Post-flood, in Genesis 9:11, a rainbow was characterized as symbolizing “the everlasting covenant between God and every living creature upon the earth.”
Frederick Buechner was far better situated than I to take liberties with Noah, the original “old sailor” who was “an expert in hoping against hope,” and wrote that “[i]n one way . . . it gave Noah a nice warm feeling to see the rainbow up there, but in another way it gave him an uneasy twinge.” It occurred to him that God had a lot on his mind, and the very fact of him needing a symbolic such reminder might mean the promise could be forgotten.
Noah forged ahead once the floodwaters receded, but his thoughts of building and of seeding the vineyards were shaded by fear born of intrusive thoughts of the past: “He remembered the animals he’d had to leave behind–“the old sow with her flaxen lashes squealing on top of a hen house as the ripples lapped at her trotters, . . . a marmalade cat with one ragged ear . . . ”
When a dove first returned to the ark once the deluge had stopped, Noah had “reached out over the rail and it had landed on the calluses of his upturned palm. With his eyes closed and tears on his cheeks, he had touched his lips to its feathers, and as he felt the panic of its bird’s heart, it had seemed to him that the whole world was just as fragile and as doomed.”
It took weeks of dove forays, the sight of a “great glittering rainbow arched above him,” and the echo of God’s promise in his ears to persuade Buechner’s Noah that the promise would be kept–that “a new, green world would blossom up out of the sodden wreckage of the old.”
I’m no Noah.
After weeks, months and now years after my husband’s death I still see that fearsome fragility and often sense impending doom. Great swaths of our old life have been wiped away.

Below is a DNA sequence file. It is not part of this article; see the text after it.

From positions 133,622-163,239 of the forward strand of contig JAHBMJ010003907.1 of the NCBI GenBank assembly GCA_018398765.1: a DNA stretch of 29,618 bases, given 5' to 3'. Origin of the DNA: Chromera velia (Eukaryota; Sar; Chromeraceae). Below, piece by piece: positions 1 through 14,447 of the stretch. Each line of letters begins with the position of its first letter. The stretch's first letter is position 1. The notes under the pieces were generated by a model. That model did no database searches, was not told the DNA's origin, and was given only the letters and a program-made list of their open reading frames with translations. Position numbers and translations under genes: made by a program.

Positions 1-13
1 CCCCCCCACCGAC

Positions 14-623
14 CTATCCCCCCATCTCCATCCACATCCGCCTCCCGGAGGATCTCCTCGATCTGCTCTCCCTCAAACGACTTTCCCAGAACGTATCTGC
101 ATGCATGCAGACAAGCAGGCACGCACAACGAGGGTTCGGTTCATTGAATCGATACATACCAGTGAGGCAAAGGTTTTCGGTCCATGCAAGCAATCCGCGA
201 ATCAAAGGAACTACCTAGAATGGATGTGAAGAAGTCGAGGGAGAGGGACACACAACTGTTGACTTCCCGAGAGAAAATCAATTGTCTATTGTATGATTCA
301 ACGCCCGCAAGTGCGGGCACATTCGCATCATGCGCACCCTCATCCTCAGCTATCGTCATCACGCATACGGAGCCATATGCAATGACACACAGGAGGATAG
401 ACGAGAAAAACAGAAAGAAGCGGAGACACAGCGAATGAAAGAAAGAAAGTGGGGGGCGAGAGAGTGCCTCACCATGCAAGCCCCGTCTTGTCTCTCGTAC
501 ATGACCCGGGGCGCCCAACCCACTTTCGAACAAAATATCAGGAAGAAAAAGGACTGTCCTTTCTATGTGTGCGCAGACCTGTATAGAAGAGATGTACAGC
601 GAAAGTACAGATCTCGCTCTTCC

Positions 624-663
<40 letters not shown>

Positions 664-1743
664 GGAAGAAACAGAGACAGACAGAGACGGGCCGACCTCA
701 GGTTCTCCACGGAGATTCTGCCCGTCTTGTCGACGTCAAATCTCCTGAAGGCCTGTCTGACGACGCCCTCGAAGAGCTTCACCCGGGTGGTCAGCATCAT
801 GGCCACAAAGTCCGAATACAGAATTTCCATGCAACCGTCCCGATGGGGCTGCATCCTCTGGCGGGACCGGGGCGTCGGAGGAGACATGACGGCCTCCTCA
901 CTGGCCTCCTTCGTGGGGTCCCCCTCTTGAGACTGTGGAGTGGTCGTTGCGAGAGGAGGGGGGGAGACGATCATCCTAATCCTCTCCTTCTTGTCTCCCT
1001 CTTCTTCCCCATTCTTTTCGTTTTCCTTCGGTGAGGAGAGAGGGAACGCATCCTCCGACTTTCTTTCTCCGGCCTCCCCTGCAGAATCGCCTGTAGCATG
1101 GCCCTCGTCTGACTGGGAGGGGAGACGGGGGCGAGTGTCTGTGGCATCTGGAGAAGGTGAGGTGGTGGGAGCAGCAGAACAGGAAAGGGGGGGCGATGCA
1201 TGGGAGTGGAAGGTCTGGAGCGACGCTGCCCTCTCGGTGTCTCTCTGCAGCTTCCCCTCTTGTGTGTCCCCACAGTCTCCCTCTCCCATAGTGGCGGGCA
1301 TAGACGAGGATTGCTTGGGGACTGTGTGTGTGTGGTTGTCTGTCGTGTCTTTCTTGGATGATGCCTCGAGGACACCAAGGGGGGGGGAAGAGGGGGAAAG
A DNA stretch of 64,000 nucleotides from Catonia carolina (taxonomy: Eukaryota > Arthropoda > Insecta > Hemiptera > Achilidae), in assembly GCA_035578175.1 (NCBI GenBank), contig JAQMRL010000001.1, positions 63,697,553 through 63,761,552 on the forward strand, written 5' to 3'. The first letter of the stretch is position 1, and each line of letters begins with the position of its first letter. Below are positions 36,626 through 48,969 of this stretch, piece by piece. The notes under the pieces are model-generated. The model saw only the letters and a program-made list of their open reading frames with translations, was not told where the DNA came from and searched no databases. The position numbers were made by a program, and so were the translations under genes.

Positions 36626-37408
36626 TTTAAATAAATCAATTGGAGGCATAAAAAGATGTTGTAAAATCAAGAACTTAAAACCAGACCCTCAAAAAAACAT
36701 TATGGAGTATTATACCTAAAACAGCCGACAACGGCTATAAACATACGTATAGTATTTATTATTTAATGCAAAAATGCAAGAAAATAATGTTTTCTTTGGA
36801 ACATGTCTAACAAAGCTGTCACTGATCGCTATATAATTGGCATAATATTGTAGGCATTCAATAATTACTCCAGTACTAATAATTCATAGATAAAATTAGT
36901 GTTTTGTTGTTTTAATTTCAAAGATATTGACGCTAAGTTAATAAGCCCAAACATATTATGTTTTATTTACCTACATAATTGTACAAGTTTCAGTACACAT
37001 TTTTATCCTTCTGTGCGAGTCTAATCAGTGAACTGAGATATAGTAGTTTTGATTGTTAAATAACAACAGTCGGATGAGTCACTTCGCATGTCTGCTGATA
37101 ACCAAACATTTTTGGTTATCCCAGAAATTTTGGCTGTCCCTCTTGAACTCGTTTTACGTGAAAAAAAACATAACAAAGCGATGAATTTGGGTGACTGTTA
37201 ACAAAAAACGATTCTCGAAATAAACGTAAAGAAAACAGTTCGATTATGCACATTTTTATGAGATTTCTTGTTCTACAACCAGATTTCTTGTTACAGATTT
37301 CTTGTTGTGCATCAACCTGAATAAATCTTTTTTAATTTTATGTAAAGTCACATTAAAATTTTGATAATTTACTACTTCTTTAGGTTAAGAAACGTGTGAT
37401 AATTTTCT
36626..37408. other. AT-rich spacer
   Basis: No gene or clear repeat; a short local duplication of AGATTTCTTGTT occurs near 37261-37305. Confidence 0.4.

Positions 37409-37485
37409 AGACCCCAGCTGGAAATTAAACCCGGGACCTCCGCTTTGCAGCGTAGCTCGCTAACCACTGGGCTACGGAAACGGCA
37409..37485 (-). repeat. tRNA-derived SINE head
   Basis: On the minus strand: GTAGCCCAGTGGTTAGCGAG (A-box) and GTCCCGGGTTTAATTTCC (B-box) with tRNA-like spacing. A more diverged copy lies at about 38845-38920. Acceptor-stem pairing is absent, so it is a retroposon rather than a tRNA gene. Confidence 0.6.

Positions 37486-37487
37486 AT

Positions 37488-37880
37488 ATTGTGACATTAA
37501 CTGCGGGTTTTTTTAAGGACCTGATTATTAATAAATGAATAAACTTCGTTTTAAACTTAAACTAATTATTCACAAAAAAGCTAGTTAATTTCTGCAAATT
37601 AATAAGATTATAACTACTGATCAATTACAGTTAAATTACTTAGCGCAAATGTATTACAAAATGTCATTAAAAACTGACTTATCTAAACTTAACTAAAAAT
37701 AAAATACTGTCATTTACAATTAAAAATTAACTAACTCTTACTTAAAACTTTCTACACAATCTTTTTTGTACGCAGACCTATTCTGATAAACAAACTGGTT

We occupy a new home. It is a strange and fraught sensation when we peek into our old life, before those storms, and revisit the same spaces my children and I shared with my husband, as we did last weekend with in-laws whom we would visit nearly every July 4th. We drove in a car I bought myself (for the first time in my adult life) to my sister-in-law’s house and my brother-in-law navigated a boat Jim had never seen through a recently cleared rocky culvert onto the same mountain-surrounded lake in which my husband and children swam only six days after learning of his diagnosis with pancreatic cancer.
Simultaneously I could see far more than a ghost, the outline of my husband’s left shoulder and side profile as he laughed with his youngest sister just before diving into the water, and the far-less-corporeal image of my terrified self from the same day, reflected in my sister-in-law’s window, quietly crying until another sister-in-law gently touched my arm and asked if I wanted to go for a walk with her.
Today the essence and height of my few remaining fears is of revisiting the wreckage and devastation and again occupying the darkness full-time. My fear corresponds with this initial post-flood incarnation of Noah: maybe the worst is yet to come, perhaps I can’t trust the dollops of color and hope that have been sprinkled in our paths.
I’ve taken of late to compiling daily rainbows, often literal “blossom[s] up out of the sodden wreckage” of a devastating winter. Sometimes they make themselves known in bits and pieces–petals and seashells and curls of sparkling seaweed. Every now and then the rainbow arrives fully assembled in a trick of light, a flower bed, or a chirping visitor.
Our new life, however tenuous its parts may be, hands me sudden blooms of sharp color, and has landed me within distance of spectacular rainbows.